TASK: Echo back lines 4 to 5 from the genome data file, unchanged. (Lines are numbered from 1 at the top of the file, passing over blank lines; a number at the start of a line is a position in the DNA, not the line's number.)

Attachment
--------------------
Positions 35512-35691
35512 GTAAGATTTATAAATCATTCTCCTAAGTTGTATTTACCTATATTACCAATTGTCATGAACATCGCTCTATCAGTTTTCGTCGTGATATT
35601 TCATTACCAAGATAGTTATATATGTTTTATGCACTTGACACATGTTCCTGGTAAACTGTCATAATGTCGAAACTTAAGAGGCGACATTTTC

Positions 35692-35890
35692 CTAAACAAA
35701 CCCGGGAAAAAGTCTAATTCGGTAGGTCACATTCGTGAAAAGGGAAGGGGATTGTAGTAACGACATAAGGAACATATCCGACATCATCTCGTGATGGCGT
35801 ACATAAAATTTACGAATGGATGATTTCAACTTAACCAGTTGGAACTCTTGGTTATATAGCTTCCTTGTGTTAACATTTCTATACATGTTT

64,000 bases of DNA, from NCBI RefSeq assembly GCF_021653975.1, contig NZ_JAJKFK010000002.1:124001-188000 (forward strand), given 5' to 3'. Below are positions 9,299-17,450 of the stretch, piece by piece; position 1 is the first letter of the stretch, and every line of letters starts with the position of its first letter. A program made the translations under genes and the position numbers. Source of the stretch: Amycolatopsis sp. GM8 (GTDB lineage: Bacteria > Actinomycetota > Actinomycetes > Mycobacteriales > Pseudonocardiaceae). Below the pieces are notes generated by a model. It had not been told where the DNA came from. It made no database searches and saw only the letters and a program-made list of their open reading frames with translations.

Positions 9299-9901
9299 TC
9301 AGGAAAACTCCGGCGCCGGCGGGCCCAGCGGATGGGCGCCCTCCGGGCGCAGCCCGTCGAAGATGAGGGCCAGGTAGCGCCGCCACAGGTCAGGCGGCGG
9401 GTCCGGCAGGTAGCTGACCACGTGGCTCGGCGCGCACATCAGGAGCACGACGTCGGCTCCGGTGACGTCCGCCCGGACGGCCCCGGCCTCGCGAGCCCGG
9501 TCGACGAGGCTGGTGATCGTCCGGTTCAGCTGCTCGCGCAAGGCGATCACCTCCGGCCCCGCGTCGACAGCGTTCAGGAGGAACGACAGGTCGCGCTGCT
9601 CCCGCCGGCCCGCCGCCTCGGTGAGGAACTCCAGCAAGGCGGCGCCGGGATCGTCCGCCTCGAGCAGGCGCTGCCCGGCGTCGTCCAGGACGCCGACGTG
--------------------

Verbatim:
Positions 35692-35890
35692 CTAAACAAA